The fact is that the reports didn’t tell a compelling story. There were other factors as well, but looking back now I can see that the lack of a consistently compelling metrics story held us back from achieving the transformation for which we were looking.

So your metrics need to tell a story, but how?

The traditional ITSM approach to presenting data does a poor job at changing minds or driving action, and it can actually strengthen opposing perspectives. Can you think of an example where presenting numbers drove a significant decision? Most likely, the numbers had a narrative that was compelling to the decision maker. It could be something like, “our licensing spend will decrease by 25% over the next three years, and 10% every year after.” That would be a pretty compelling story for a CFO decision maker.

In my next article, we’ll look at how metrics can tell a compelling story.

Monday, September 2, 2013

First Contact Resolution is the last refuge of a scoundrel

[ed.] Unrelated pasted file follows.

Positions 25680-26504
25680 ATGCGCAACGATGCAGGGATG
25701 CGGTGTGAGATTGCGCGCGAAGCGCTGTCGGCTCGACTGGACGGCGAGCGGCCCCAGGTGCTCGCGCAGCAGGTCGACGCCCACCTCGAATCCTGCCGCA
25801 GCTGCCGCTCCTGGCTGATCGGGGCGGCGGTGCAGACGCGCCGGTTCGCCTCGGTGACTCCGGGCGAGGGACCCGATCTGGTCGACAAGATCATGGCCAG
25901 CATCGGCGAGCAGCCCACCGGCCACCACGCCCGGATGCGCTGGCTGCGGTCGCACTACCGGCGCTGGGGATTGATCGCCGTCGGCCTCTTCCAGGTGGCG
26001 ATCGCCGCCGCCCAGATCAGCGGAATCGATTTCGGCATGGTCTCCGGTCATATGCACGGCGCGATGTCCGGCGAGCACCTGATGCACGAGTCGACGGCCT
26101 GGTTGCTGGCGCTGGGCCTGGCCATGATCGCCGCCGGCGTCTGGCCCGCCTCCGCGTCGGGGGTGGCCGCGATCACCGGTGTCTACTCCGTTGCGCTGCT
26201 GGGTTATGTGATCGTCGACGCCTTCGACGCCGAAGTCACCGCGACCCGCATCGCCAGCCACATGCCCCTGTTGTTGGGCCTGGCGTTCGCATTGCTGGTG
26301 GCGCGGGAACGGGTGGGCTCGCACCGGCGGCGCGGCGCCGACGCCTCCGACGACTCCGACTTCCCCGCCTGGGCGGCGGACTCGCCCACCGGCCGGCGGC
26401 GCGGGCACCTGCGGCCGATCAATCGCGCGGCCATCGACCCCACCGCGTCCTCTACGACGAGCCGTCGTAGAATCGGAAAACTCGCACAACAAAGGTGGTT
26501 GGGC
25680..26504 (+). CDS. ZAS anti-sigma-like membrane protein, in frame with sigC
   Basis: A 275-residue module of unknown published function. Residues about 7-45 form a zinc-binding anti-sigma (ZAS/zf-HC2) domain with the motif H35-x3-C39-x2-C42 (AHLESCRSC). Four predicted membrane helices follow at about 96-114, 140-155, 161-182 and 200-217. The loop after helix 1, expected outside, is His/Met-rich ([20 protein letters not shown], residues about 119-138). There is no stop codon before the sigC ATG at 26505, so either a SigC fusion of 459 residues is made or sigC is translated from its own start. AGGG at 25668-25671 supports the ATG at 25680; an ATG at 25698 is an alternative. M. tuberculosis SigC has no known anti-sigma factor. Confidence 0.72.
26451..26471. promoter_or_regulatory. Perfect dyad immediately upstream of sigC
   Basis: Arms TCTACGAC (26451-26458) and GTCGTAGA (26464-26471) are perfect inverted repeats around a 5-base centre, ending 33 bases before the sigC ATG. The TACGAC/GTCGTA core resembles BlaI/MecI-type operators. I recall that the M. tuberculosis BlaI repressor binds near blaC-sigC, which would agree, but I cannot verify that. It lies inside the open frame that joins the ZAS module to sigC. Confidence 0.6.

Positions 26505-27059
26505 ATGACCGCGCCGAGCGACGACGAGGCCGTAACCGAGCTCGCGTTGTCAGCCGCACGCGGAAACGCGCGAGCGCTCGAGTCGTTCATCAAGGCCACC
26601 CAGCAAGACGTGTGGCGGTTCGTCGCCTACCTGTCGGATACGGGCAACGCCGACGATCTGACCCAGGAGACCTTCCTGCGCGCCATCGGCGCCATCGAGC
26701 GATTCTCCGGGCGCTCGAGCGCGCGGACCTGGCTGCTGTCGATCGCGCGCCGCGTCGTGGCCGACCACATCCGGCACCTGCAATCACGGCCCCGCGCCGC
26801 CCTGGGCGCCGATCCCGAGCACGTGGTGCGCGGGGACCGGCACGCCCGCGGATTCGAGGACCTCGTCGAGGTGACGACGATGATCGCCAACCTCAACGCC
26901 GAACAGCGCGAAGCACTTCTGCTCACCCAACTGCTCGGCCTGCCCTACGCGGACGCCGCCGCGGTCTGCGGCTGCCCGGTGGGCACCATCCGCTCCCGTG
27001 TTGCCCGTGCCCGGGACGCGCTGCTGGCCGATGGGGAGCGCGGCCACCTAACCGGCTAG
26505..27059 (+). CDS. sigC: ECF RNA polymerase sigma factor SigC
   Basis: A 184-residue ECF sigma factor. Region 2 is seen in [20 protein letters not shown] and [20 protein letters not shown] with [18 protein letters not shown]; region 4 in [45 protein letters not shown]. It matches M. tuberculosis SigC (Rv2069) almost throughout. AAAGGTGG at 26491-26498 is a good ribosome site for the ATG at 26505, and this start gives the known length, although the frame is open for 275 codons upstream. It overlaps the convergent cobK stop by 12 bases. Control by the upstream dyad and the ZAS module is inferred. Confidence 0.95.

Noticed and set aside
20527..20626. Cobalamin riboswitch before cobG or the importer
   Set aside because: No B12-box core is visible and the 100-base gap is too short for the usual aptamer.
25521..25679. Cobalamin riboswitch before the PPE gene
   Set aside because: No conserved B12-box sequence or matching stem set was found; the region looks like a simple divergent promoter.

"Patriotism is the last refuge of a scoundrel"
- Samuel Johnson, April 1775
This quote came to mind after reading a comment on another ITSM blog. The comment indicated that the core service desk metrics needed for senior management were first contact resolution (FCR), mean time to repair/resolve (MTTR), SLA compliance, and customer satisfaction. This was just a given. I come across that and similar perspectives frequently through client interactions and other online discussions, so I assume this perspective remains fairly mainstream.

In his famous quote, Samuel Johnson decried the use of insincere patriotism, especially as a means to sway public opinion or change parliamentary votes. The end may occasionally justify the means (One could argue that the unbridled use of "patriotic" messaging in the USA during World War II to raise money and strengthen support for the war effort was a critical element in defeating Hitler and his allies. I don't bring that up to spark a debate over that justification -- only that this is a fairly mainstream opinion here in the States). On the other hand, everyone reading this article can likely come up with MANY examples of governments using patriotism as a means to justify horrific outcomes. Fill in your own examples.